The Telegraph
Saturday , June 23 , 2012
Since 1st March, 1999

Touts cash in on strike
Patients suffer as agitation continues

All but the touts want junior doctors of Patna Medical College and Hospital (PMCH) to call off their strike. Healthcare going haywire at the state-run health hub, they are flourishing by ferrying critical patients to nearby private hospitals.

Several touts were seen waiting outside the emergency ward of the PMCH on Friday afternoon to cash in on the helplessness of patients because of the agitation. Sources said they pocket between Rs 3,000 and Rs 4,000 as commission in lieu of shifting a patient to a private clinic from PMCH.

The touts, a patient said, were shifting patients at will in the presence of police. “I saw at least five patients being shifted and the police remaining mute spectators,” said an attendant of a patient admitted to PMCH.

The police said they were not entitled to take any action against touts till the hospital authorities lodged a formal complaint. Acting on a written complaint given by PMCH deputy superintendent Dr R.K. Singh, a tout was arrested on Friday morning.

Besides PMCH, touts had a field day at Darbhanga Medical College and Hospital (DMCH) also. Most patients turned their eyes towards private hospitals after about 450 junior doctors went on strike from Thursday in support of their peers at PMCH.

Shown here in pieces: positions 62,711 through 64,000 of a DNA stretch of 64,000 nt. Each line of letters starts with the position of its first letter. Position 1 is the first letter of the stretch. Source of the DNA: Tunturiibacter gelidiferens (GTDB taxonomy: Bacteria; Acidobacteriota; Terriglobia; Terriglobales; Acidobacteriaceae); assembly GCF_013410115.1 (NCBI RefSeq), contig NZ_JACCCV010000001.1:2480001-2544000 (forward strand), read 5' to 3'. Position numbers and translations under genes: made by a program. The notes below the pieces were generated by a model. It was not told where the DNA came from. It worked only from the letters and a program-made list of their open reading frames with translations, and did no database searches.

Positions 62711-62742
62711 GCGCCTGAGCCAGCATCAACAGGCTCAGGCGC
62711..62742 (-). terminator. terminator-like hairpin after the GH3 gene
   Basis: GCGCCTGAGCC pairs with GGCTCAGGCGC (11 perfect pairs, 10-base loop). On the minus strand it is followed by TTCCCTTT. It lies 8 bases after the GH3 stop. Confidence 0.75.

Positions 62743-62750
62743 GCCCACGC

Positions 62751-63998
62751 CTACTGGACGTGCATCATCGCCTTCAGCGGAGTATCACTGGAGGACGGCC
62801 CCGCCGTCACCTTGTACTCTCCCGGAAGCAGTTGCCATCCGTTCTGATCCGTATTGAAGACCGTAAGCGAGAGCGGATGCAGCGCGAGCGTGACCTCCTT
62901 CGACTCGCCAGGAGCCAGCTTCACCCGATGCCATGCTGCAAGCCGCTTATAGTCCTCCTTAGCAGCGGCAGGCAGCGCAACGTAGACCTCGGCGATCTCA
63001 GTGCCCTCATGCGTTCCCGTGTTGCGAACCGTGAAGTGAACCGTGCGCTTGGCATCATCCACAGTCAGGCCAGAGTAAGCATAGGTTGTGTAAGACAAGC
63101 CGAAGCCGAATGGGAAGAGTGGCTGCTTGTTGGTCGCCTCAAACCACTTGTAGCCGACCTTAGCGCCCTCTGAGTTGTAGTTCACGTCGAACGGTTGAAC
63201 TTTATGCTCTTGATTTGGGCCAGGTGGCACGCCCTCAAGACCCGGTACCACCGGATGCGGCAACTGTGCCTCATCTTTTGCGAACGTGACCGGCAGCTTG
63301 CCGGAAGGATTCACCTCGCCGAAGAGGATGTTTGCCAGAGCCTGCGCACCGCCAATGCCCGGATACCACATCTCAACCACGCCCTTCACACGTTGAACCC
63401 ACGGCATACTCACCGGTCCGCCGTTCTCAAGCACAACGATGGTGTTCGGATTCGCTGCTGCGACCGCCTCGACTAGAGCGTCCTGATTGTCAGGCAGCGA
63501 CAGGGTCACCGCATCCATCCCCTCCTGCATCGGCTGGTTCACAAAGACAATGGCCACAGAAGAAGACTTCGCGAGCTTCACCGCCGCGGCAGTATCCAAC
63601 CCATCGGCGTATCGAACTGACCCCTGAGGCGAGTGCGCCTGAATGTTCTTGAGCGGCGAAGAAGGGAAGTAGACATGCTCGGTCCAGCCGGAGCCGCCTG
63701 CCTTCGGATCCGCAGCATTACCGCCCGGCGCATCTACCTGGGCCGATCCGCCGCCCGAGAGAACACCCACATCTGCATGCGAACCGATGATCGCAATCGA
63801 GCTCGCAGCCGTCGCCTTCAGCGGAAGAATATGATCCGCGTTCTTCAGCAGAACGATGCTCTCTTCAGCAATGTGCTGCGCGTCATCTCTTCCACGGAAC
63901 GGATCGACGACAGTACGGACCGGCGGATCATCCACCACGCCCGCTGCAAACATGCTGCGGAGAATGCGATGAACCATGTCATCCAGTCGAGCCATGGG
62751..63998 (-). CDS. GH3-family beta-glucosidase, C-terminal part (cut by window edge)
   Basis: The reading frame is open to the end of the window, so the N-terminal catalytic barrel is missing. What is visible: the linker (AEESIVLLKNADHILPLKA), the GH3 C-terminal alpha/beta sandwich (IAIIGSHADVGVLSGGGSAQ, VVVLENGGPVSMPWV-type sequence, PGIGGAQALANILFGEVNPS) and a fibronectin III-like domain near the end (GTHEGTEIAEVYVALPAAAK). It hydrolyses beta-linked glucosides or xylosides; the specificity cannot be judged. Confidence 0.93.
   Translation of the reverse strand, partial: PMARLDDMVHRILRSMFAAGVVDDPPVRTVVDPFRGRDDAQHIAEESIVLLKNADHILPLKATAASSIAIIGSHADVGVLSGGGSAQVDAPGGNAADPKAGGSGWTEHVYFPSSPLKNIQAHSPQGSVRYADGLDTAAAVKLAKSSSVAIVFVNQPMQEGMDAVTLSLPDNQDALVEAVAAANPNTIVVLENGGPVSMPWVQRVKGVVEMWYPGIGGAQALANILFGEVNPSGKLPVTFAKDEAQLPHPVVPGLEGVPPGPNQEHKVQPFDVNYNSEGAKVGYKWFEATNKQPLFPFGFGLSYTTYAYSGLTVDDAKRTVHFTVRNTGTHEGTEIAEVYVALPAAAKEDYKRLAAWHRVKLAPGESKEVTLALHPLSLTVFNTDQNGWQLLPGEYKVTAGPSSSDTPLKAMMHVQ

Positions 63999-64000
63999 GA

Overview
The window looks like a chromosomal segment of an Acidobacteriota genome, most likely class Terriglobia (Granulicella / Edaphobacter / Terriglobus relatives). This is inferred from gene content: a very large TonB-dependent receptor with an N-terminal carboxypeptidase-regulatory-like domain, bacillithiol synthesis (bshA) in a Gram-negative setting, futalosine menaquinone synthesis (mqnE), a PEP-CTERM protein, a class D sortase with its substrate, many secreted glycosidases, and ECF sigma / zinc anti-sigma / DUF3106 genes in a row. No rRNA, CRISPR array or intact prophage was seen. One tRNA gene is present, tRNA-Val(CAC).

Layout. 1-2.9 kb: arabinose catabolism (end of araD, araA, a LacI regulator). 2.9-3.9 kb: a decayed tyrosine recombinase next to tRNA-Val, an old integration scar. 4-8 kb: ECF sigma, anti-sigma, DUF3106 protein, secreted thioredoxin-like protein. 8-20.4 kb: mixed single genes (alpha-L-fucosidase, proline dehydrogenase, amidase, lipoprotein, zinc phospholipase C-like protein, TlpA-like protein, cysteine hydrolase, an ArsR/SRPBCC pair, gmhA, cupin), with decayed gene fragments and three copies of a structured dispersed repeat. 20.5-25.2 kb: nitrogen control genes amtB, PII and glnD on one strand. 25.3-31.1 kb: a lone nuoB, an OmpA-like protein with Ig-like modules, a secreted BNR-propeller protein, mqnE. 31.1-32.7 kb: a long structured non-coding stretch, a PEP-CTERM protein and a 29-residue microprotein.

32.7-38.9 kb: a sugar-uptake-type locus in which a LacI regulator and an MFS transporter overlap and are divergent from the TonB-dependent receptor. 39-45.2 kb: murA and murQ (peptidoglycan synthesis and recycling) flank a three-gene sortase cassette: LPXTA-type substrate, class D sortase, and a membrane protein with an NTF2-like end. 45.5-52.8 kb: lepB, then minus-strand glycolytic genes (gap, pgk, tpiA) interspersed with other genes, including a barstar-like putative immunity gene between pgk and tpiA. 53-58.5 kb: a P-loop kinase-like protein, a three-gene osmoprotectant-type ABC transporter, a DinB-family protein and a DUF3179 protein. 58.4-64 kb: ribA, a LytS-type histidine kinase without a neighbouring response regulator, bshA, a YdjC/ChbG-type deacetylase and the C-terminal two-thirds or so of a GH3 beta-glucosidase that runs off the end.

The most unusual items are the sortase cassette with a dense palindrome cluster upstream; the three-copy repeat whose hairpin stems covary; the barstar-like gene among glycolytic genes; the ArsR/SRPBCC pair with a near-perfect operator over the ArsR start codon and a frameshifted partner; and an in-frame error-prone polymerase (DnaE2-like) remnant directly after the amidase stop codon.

The junior doctors (postgraduate medical students) of PMCH are on strike from June 14 following a brawl with attendants of a patient who died at the hospital. Their Nalanda Medical College and Hospital (NMCH) counterparts took the agitation path on Friday, crippling the health services.

The impact of the strike was most visible in the emergency ward of NMCH. Patients lay unattended on its corridor. Raj Kumar, a Class X passout and a resident of Samaspura village in Mahua block of Vaishali district, was seen writhing in pain in the hospital after he fell from a tree.

Anila Devi, the mother of Raj Kumar, said: “I admitted my son to the hospital on Friday. Nobody is listening to his problem. My child is in severe pain. A nurse administered him some first aid but no doctor has come to see my son.”

The hospital authorities refused to buy the argument that services were hit because of the strike. NMCH superintendent Dr Shiva Kumari Prasad told The Telegraph: “Work has not been affected at all in the indoor, outdoor and emergency departments. There are 28 junior doctors in the hospital. The work is not affected in our hospital because much of it is done by senior doctors and interns.”

The government, meanwhile, maintained its tough stand over the issue. “While we genuinely acknowledge the demands put forth by junior doctors, most of their grievances cannot be fulfilled overnight and will take some time. Remaining on strike is not a solution,” said a senior health officer.